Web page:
Elijah sat in a dark cave brooding over the current state of affairs in Israel. He had rejoiced as he watched God’s power thunder from heaven onto Mount Carmel, validating the Almighty’s supremacy over man-made Baal. The long-awaited revival of Israel seemed imminent.
But that woman…
The word of one wicked woman toppled Elijah from mountain-top triumph to the valley of discouragement.
Despite witnessing the power of God, the Israelites allowed Jezebel, and her evil husband Ahab, to remain on the throne. The Israelites may have killed the prophets of Baal, but they had not overthrown their leaders. Because of their inaction, she now sought his life, and Elijah believed she would prevail.
His heart sank like lead. Why had the Lord called him? Why was he ever born? What was the point of sharing the truth if nobody wanted to listen?
He exhaled, shutting his eyes with pain as his head tilted back against the cave. Just then, a voice—the Lord’s voice—spoke to him:
“What are you doing here, Elijah?”
Elijah’s heart pricked with anguish as he replied, “I have been very jealous for the Lord, the God of hosts. For the people of Israel have forsaken your covenant, thrown down your altars, and killed your prophets with the sword, and I, even I only, am left, and they seek my life, to take it away.”
The Lord called him out of the cave. Elijah rose slowly and walked to the opening. As God passed by, there was a great wind, but the Lord was not in the wind. A great earthquake rocked the very ground on which Elijah stood, but the Lord was not in the earthquake. Softly, as though floating on a breeze came a still, small voice.
God asked, “What are you doing here, Elijah?”
Elijah repeated his earlier statement, still trembling from the force and might of the Lord he served. Even as he spoke to the Lord of heaven and earth, even as he recognized the power of Almighty God, he ached with heaviness.
The Lord knew Elijah needed encouragement, so he provided him with a mission: “Go… anoint Hazael to be king over Syria. And Jehu the son of Nimshi you shall anoint to be king over Israel, and Elisha the son of Shaphat of Abel-meholah you shall anoint to be a prophet in your place… Yet I will leave seven thousand in Israel, all the knees that have not bowed to Baal, and every mouth that has not kissed him.”
God reminded Elijah of two important truths:
1) God is God, and He is Ominpotent—more powerful than the Queen or any other human on earth.
2) God is Omniscient and Omnipresent—we are not. God knows who loves Him at all times because He is everywhere at all times.
When the leadership is wicked and few seem to stand for God, we too may find ourselves in a cave of doubt. We know the Lord has called us to share His word, but it feels as though nobody will listen. We know the power of our God, but nobody else seems to recognize it. We feel, as Elijah did, “O Lord, take away my life, for I am no better than my fathers.” We long to go home and be with Jesus, wearied as we are by the darkness permeating this life.
In our despair and doubt, we cry, “I alone am left!”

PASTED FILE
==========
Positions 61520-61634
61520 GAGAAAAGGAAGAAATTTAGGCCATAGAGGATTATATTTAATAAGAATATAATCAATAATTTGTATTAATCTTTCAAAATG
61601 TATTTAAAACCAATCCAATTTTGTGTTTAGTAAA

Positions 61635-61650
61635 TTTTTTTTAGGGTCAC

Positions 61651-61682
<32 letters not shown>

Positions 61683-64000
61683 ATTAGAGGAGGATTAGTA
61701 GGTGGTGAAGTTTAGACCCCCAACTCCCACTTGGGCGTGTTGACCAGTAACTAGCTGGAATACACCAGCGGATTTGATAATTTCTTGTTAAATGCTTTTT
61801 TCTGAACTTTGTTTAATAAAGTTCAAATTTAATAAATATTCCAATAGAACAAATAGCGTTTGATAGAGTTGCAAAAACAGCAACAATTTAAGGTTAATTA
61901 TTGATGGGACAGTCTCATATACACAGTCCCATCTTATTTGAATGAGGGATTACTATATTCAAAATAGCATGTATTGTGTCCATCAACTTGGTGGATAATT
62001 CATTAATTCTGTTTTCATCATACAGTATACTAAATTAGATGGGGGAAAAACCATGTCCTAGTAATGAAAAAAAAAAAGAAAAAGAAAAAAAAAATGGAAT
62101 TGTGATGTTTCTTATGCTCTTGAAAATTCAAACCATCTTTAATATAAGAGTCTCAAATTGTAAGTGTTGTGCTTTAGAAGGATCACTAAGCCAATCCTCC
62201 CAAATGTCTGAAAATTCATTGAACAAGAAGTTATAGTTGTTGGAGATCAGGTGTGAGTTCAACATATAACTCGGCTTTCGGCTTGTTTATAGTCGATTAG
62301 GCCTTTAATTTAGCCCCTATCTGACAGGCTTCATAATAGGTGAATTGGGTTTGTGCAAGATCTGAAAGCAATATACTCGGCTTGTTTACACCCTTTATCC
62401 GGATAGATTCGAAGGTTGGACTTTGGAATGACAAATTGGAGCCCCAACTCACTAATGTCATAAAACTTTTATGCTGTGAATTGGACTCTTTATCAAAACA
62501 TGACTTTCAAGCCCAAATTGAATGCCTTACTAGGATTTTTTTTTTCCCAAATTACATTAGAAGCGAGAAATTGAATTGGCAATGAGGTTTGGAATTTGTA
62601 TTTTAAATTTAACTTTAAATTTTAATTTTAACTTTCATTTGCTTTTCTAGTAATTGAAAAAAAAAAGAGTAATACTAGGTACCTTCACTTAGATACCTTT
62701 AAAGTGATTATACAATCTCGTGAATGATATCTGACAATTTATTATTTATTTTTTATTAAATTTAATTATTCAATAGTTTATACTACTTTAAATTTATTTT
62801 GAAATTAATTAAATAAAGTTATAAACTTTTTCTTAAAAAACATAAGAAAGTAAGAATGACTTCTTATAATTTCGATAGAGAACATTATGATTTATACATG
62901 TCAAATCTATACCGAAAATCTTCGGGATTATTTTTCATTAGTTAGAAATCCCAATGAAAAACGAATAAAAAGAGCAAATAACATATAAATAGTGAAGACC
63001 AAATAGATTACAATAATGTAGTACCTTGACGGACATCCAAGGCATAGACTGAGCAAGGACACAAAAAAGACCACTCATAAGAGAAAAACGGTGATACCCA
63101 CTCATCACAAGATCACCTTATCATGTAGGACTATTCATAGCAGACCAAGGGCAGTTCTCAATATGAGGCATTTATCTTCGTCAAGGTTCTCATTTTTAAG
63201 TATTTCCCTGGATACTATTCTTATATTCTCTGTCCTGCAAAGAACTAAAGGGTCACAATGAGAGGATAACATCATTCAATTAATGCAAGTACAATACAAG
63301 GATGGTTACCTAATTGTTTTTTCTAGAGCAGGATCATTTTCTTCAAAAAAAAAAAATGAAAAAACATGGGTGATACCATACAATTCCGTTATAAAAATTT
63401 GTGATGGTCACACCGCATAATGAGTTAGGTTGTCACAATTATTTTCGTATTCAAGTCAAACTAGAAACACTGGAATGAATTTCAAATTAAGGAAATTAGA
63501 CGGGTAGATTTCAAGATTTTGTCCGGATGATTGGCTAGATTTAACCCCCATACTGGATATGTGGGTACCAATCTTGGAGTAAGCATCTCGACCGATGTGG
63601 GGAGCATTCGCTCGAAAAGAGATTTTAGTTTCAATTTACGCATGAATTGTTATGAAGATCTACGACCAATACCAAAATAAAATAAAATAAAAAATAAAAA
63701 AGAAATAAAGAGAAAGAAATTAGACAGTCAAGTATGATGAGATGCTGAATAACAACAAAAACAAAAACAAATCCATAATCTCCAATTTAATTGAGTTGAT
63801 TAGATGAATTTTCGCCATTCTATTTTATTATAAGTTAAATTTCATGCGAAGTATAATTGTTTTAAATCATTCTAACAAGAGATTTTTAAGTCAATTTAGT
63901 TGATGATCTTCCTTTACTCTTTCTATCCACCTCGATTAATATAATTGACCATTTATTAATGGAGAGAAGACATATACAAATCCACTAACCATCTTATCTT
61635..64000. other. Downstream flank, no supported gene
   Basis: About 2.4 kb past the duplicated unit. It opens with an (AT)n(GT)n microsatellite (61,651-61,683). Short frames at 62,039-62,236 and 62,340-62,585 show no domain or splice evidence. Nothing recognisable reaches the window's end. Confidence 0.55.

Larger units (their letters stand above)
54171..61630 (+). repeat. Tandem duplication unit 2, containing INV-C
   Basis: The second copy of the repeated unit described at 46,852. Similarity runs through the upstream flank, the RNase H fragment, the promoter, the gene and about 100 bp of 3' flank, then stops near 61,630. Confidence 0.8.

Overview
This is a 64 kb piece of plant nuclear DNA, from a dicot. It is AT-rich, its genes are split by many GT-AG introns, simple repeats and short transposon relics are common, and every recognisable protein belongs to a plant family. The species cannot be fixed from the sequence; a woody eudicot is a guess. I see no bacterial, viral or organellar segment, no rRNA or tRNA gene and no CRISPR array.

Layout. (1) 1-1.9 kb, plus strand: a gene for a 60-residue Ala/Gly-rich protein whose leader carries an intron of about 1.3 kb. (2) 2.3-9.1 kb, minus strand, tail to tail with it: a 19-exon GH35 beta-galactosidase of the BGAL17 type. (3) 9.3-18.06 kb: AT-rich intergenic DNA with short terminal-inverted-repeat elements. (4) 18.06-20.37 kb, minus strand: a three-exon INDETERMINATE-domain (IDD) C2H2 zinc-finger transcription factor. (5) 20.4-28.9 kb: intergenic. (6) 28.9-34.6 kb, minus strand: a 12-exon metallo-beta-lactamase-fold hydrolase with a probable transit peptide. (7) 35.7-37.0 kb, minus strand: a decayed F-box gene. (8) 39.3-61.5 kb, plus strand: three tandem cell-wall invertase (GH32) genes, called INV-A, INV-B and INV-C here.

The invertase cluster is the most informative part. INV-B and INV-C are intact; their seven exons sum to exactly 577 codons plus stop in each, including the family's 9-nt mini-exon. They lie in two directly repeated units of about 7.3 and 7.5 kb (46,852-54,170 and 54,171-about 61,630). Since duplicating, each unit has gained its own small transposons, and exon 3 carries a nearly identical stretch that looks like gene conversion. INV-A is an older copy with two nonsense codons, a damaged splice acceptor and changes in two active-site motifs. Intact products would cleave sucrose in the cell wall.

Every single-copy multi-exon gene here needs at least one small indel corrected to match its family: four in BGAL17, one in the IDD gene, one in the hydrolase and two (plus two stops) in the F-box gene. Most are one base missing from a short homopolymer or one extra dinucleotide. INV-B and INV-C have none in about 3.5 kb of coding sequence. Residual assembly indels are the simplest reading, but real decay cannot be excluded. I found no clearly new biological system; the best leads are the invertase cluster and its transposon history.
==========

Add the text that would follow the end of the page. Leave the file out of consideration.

Noah surely felt this way as he preached for a hundred years and watched as only his family boarded the ark.
Moses likely felt this as he clutched the ten commandments to his chest, indignantly witnessing apostasy of the Israelites as they worshipped a golden calf fashioned by Moses’ own brother.
Jeremiah felt this as he lamented over the destruction of his people.
There are moments when we may be tempted to brood in the cave of doubt, but remember, the Lord knows those who are His. We may not know about our sister in Christ in India, quietly teaching her children the way of the Lord, while all her acquaintances serve Vishnu. We may be ignorant of Christians worshipping secretly within communist China. We are only vaguely aware of the dedication of Christian men and women living beneath the shadow of sharia law, knowing they will likely face death when they openly choose Christ over Mohammed.
When we cry,“I alone am left,” we unwittingly negate the efforts of our brothers and sisters around the world who are also fighting the good fight of faith. Jesus said there will again be a time like the days of Noah. Someday, the believers will be fewer than they are now. No matter how bad it gets, trust in the Lord and pray for your brothers and sisters throughout the world to hold fast to their faith.
Don’t allow the lies of your emotions dictate your thoughts; allow truth to dictate your actions.
Don’t negate the good work of other faithful Christians in a moment of loneliness and discouragement.
The Lord knows all those who are His, and His word does not return to Him void.
“For as the rain and the snow come down from heaven
and do not return there but water the earth,
making it bring forth and sprout,
giving seed to the sower and bread to the eater,
so shall my word be that goes out from my mouth;
it shall not return to me empty,
but it shall accomplish that which I purpose,
and shall succeed in the thing for which I sent it.”
~ Isaiah 55.10-11, ESV
Elihu Anderson is a surviving California native currently thriving in West Texas. When she isn’t writing for Elihu’s Corner, she is teaching, researching, walking, and book-worming with a cup of chai. Visit Elihu at elihuscorner.com